THE head of the US Senate’s powerful intelligence oversight committee has renewed calls for Julian Assange to be prosecuted for espionage.
The US Justice Department has also confirmed WikiLeaks remains the target of an ongoing criminal investigation, calling into question Australian government claims that the US has no interest in extraditing Mr Assange.
”I believe Mr Assange has knowingly obtained and disseminated classified information which could cause injury to the United States,” the chairwoman of the Senate Select Committee on Intelligence, Dianne Feinstein, said in a written statement provided to the Herald. ”He has caused serious harm to US national security, and he should be prosecuted accordingly.”
Seeking asylum in Ecuador … Julian Assange. Photo: AP
Senator Feinstein’s call for the Obama administration to move ahead with plans to prosecute Mr Assange came as a US Justice Department spokesman, Dean Boyd, publicly confirmed that ”there continues to be an investigation into the WikiLeaks matter”.
Mr Assange remains in Ecuador’s embassy in London while its government assesses his application for asylum.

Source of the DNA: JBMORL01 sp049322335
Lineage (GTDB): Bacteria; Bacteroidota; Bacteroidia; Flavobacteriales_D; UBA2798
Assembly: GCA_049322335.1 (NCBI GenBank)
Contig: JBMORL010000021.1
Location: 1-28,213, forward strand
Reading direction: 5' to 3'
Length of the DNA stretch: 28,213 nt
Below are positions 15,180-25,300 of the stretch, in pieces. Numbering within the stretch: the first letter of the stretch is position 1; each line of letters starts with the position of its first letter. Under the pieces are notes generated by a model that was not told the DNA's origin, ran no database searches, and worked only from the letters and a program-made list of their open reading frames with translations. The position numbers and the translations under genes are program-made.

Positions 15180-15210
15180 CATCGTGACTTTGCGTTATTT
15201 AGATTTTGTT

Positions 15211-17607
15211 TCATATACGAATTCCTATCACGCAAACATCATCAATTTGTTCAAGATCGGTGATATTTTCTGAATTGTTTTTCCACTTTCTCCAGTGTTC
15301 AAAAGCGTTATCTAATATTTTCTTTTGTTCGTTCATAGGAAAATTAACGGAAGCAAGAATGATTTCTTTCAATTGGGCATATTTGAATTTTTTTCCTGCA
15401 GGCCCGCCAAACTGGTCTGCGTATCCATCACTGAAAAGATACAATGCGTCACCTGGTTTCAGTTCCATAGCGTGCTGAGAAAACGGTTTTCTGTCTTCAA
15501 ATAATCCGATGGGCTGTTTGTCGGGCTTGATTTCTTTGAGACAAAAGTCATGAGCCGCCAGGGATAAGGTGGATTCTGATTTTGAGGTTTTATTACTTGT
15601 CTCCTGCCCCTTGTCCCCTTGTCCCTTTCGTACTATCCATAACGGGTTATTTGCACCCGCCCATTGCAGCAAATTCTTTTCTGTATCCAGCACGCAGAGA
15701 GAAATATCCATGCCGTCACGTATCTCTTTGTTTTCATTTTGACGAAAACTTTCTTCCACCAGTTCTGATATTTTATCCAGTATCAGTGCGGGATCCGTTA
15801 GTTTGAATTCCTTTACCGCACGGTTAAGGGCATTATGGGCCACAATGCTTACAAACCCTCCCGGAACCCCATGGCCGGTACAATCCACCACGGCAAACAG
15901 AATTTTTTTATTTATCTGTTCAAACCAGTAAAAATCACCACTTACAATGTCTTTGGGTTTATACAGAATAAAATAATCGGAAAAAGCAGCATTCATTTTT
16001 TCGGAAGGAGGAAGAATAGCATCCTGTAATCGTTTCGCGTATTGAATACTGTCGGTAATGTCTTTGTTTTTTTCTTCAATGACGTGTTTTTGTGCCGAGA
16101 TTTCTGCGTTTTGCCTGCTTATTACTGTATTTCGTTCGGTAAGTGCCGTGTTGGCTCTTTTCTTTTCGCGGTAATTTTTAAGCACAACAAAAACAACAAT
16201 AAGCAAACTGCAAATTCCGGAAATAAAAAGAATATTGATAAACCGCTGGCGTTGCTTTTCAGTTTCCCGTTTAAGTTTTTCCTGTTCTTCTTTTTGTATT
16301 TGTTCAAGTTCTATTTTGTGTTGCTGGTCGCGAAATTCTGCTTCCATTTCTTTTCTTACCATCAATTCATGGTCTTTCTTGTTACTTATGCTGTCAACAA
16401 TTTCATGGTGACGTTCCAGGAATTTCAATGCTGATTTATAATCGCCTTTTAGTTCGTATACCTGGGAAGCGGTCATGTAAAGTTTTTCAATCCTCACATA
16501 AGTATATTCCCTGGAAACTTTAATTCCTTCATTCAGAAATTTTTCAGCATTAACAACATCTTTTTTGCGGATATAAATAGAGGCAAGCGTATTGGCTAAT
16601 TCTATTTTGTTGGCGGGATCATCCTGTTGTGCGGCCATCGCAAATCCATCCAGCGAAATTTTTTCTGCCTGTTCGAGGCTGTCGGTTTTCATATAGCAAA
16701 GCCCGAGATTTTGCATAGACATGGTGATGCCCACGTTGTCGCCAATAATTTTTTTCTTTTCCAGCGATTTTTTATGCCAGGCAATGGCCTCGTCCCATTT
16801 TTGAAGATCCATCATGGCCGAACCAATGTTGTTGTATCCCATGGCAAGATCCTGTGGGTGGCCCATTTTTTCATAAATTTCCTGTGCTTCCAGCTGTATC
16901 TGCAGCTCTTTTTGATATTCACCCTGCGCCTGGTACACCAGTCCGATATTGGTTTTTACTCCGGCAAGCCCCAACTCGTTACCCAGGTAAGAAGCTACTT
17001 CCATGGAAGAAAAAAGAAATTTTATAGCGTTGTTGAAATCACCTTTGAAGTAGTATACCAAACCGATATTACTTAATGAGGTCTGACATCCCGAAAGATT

In a statement made last Friday, one of Mr Assange’s British lawyers, Susan Benn, highlighted evidence of the existence of a secret US grand jury investigation targeting Mr Assange and other ”founders or managers” of WikiLeaks.
The Foreign Affairs Minister Bob Carr, claimed last week there was ”not the remotest evidence” of the US government wanting to prosecute the WikiLeaks founder.
On June 20, a US State Department spokeswoman, Victoria Nuland, denied any US involvement in diplomatic discussions relating to Mr Assange’s asylum bid or extradition to Sweden. Yet when asked specifically about the US government’s interest in Mr Assagne she said: ”We want to see justice served. Let’s leave it at that.”
Assange refuses to surrender
Despite a police order to leave, a spokeswoman for WikiLeaks founder Julian Assange says he will remain at the Ecuadorian embassy in London.
WikiLeaks founder Julian Assange has refused to comply with a police request to surrender himself to officers, saying he will remain inside the Embassy of Ecuador while his application for political asylum is processed.
The 40-year-old Australian has been inside the embassy in London since last week seeking political asylum as part of his bid to avoid extradition to Sweden, where he is wanted for questioning about alleged sex offences.
He was served with a letter from London’s Metropolitan Police requesting that he surrender himself to Belgravia police station.
In a statement read out on his behalf, Assange said he had been advised that he should decline to comply with the police request, adding: “This should not be considered any sign of disrespect. Under both international and domestic UK law asylum assessments take priority over extradition claims.”